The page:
By picking the fathers he did, Tóibín has made a brilliant choice and has produced an exceptional biographic work.
Colm Tóibín's Mad, Bad, Dangerous to Know.
In his charming introduction to the biography Mad, Bad, Dangerous to Know, Colm Tóibín escorts you through some of the streets of Dublin. In memory he meanders from the corner of Pearse and Lombard Street East via South Leicester Street to Lincoln Place and then back to Westland Row. As he does so, he reminisces about the buildings that are still there and those long gone. He muses on where the Wildes lived in Westland Row and where their son Oscar was born, which happens to be in the same street to which James Joyce’s father moved his offices some 20 years later. The Wildes later moved to Marrion Square where WB Yeats lived in the years after his marriage. By the time the reader has finished the introduction, they are not only eager to visit Dublin but keen to immerse themselves in the stories of the three fathers of three very famous people.
Tóibín presents the three men, one at a time, in the three main sections of the book. The headings of these section serve as a pointer to an important aspect of the father involved. Thus we have ‘An eminent Victorian: Sir William White’ for the extraordinarily talented and successful father of Oscar Wilde. John B Yeats gets ‘The Playboy of West Twenty-Ninth Street’ for a man who chose ‘to be poor and bohemian in Dublin and then in New York’ and John Stanislaus Joyce is crowned with ‘The Two Tenors: James Joyce and His Father’ as both father and son had very good tenor voices. As James Joyce wrote, ‘I got from [my father] his portraits, a waistcoat, a good tenor voice, and an extravagant licentious disposition’.
But headings are merely pointers, direction signs, labels, if you will – they do not tell the whole story though they may set a mood. To capture the essence of someone’s life in a few hundred pages is probably impossible. However, Tóibín does extremely well by the clever approach he uses. He recounts important facts about the father he is describing and sketches in some of the relevant historical background. Tóibín intersperses these facts with apposite anecdotes from a variety of acknowledged sources. And he shows us what the sons thought of their fathers and what the fathers thought of their sons. Thus the reader gets a multifaceted insight into the character of each of the three fathers. As a bonus the reader also learns more about the three sons.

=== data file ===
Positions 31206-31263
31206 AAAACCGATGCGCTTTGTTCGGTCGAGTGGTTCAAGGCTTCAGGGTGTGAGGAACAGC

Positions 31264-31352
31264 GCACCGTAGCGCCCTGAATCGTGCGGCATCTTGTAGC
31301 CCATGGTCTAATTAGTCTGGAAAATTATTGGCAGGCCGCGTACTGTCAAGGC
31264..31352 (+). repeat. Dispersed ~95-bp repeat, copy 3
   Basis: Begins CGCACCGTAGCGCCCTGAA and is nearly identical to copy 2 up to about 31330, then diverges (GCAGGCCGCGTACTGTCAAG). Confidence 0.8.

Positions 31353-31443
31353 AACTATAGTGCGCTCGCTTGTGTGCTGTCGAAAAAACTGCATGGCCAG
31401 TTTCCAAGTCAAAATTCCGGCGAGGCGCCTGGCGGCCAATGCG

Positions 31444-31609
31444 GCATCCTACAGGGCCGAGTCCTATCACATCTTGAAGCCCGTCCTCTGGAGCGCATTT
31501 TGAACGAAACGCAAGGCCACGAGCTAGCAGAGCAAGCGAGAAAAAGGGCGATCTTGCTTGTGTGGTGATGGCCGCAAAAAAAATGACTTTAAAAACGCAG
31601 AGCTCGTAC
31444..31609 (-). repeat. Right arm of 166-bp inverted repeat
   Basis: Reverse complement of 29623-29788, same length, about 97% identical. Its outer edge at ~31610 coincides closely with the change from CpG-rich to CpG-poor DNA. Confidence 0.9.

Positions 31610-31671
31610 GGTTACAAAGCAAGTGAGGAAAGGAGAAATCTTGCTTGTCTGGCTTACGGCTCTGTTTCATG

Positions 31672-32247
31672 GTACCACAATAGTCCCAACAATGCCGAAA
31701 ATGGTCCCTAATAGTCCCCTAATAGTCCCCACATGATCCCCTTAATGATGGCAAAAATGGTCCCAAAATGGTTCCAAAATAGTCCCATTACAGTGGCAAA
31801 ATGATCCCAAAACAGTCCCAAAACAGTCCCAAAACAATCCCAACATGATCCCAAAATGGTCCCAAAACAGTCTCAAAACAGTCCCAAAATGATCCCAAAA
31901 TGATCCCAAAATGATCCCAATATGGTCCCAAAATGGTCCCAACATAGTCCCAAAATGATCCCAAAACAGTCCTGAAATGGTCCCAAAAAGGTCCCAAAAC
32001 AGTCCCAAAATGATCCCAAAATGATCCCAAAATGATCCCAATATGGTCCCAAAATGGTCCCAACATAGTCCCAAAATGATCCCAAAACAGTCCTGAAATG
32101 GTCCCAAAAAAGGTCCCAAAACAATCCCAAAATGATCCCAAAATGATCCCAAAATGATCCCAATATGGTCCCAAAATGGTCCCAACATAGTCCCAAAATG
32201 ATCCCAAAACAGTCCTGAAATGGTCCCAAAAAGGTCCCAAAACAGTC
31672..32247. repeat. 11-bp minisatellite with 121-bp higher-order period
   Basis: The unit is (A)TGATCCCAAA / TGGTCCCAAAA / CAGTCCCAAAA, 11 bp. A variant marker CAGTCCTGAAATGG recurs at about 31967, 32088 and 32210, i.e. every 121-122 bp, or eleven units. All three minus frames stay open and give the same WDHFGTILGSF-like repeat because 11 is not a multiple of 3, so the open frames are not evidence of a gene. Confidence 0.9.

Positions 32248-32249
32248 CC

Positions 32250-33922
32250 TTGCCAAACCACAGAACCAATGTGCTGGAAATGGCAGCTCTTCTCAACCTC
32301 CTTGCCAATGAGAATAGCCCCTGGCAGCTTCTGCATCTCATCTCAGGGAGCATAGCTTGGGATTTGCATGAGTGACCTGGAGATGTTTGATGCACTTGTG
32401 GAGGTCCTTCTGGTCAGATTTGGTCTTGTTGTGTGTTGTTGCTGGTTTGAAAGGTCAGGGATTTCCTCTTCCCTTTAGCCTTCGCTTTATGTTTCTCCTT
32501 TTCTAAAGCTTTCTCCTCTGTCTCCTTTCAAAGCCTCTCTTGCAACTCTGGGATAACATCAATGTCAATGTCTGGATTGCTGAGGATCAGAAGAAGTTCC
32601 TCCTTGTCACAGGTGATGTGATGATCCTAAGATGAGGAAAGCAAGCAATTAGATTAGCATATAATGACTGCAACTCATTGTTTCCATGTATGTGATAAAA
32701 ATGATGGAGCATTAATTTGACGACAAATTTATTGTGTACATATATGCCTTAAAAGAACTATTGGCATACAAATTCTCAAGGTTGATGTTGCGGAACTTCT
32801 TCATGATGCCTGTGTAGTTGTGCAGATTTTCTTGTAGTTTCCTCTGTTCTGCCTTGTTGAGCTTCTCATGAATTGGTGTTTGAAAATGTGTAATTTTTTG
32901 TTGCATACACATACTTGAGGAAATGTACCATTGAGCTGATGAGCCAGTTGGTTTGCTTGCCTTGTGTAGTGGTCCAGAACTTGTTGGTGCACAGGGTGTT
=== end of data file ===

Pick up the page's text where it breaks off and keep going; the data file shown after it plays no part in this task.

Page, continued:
It does not follow that the fathers of famous and successful people are automatically of any special interest. Steve Jobs of Apple fame had a father who gave him up for adoption shortly after Jobs was born. Albert Einstein’s father was a mildly successful business man; Abraham Lincoln was born in a wood cabin, the son of illiterate parents. To the contrary the fathers of Oscar Wilde, WB Yeats and James Joyce are three highly gifted, fascinating, and to a remarkable extent irritating people worthy of historical interest in their own right. By picking the fathers he did, Tóibín has made a brilliant choice and has produced an exceptional biographic work.
4 ½ stars ★★★★☆
Mad, Bad, Dangerous to Know: The Fathers of Wilde, Yeats and Joyce
Pub Date: 30/10/2018
Category: Literature & literary studies / Literature: history & criticism
Imprint: Picador Australia
First published on
What the stars mean?
- Five stars: Exceptional, unforgettable, a must see
- Four and a half stars: Excellent, definitely worth seeing
- Four stars: Accomplished and engrossing but not the best of its kind
- Three and a half stars: Good, clever, well made, but not brilliant
- Three stars: Solid, enjoyable, but unremarkable or flawed
- Two and half stars: Neither good nor bad, just adequate
- Two stars: Not without its moments, but ultimately unsuccessful
- One star: Awful, to be avoided
- Zero stars: Genuinely dreadful, bad on every level